The New York State Teacher Certification Examinations™ (NYSTCE®) address New York Education Law and Commissioner’s Regulations, which require prospective New York State educators to pass designated tests as a requirement for receiving state certification.
The public should take the time to learn about Pearson's role, and checking out their web "sales pitch" can help. Their push on teacher licensure is here. Getting a sense of their grab into assessments in general, check this out.

Bob Schaeffer is quoted as saying (see here) "In a capitalist society, if there’s a market, somebody will figure out how to serve it. But the corporations reinforce the stupidity of the bad policies of politicians."

Ms. Adalian says in her column "I encourage the powers that be to walk in our shoes."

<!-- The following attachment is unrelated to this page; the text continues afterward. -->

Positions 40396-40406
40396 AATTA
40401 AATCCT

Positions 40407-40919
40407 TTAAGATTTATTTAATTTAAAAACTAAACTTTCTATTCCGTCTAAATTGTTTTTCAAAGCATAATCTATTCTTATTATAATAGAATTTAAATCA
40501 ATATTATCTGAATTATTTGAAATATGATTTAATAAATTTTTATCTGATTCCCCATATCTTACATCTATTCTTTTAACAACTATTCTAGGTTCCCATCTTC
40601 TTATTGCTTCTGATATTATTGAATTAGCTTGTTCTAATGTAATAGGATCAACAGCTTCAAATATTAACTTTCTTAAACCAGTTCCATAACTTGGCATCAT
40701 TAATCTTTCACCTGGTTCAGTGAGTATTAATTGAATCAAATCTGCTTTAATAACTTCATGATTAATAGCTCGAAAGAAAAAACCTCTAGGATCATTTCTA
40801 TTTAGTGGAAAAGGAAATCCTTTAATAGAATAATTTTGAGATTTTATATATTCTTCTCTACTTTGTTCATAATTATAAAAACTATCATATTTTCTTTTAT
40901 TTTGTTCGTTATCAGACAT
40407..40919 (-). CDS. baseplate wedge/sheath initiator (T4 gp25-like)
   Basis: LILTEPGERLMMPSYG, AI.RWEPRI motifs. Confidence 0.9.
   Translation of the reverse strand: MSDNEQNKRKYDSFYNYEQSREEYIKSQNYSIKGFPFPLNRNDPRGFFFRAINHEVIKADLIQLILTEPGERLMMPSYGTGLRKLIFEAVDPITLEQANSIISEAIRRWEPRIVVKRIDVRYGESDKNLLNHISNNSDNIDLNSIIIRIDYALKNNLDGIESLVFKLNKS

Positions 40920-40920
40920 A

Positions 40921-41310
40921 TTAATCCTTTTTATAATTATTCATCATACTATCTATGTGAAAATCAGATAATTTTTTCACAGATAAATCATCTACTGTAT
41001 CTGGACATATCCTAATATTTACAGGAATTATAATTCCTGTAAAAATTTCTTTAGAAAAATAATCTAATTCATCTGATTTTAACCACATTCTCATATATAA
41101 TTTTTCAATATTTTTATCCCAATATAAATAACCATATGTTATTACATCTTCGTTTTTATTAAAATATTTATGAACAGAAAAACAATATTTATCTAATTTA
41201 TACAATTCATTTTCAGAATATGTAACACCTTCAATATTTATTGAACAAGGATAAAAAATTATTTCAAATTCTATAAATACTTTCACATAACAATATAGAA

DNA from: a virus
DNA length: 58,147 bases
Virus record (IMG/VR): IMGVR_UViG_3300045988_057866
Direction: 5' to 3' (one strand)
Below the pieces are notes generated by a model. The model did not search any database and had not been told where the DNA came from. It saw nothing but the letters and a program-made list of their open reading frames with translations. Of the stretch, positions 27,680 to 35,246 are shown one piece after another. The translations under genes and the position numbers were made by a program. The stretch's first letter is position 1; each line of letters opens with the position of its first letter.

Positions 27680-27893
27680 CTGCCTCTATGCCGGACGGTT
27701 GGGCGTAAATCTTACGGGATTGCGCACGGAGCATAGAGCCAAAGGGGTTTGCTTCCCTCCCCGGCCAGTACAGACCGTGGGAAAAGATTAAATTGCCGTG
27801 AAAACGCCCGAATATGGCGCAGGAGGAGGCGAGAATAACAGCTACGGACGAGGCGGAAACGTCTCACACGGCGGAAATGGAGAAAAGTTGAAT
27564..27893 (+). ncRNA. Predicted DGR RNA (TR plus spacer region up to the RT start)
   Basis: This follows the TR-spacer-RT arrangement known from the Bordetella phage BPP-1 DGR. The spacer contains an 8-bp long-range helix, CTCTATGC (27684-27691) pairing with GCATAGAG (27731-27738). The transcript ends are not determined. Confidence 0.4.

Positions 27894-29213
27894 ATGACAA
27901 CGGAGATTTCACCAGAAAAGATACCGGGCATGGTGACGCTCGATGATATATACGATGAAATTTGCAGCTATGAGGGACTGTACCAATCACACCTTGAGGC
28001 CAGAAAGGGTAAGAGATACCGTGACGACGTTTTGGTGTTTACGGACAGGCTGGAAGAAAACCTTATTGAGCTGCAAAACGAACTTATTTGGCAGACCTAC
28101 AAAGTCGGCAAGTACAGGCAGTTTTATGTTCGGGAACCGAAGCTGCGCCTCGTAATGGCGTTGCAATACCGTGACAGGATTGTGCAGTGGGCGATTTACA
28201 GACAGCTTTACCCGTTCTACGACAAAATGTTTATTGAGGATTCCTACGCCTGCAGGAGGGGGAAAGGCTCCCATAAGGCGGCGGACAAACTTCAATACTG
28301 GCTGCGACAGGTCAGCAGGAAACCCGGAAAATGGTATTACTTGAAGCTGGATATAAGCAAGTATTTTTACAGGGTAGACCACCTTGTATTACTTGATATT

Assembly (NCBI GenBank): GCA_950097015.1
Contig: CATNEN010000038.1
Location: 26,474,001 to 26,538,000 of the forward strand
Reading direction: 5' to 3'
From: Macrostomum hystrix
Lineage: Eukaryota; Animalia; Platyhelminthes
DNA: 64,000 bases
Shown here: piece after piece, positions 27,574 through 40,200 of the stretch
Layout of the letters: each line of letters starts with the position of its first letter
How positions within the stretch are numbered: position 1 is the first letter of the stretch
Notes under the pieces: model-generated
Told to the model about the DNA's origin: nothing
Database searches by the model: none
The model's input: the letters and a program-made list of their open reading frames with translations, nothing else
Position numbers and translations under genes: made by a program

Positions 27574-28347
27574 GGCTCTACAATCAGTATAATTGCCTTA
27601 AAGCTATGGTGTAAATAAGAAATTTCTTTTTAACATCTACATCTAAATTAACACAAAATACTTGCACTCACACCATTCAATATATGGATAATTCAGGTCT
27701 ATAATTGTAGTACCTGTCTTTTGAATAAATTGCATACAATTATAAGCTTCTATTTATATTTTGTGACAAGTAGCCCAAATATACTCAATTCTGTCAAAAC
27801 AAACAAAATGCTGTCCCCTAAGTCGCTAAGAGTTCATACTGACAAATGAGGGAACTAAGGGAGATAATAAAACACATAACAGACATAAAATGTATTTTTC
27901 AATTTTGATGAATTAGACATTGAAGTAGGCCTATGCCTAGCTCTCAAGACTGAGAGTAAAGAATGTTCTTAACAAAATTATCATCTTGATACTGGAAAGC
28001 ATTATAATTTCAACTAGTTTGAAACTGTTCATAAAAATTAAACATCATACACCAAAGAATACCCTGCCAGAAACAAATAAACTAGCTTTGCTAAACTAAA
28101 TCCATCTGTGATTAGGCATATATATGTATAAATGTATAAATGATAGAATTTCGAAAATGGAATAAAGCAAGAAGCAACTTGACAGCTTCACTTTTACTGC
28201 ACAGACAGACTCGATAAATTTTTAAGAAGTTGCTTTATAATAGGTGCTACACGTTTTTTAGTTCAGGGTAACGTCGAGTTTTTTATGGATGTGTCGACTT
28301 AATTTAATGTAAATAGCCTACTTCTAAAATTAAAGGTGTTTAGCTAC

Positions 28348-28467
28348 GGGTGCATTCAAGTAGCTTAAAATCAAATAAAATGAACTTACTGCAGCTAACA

I would hope and expect that politicians at all levels take the time to learn a lot about the actual schools with which they are playing. When they think they know enough, go and learn more.This hope is largely due to the fact that the only change that can be made in Schaeffer's statement is the removal of "stupidity of the bad".

Pearson has too much power and it was given to them blindly.

Disclaimer: there is greatr merit to the idea of a common core curriculum in this country. But it should be managed much much much much much much much better.

Saturday, March 21, 2015

March Madness: Who are the "mad" ones?

The NCAA March Madness begins and in a flash its ending. Thirty-two games played Thursday and Friday, with only 31 left to go.  Peter Hooley of Albany has had his Warholish "15 minutes" (In my mind he deserves more).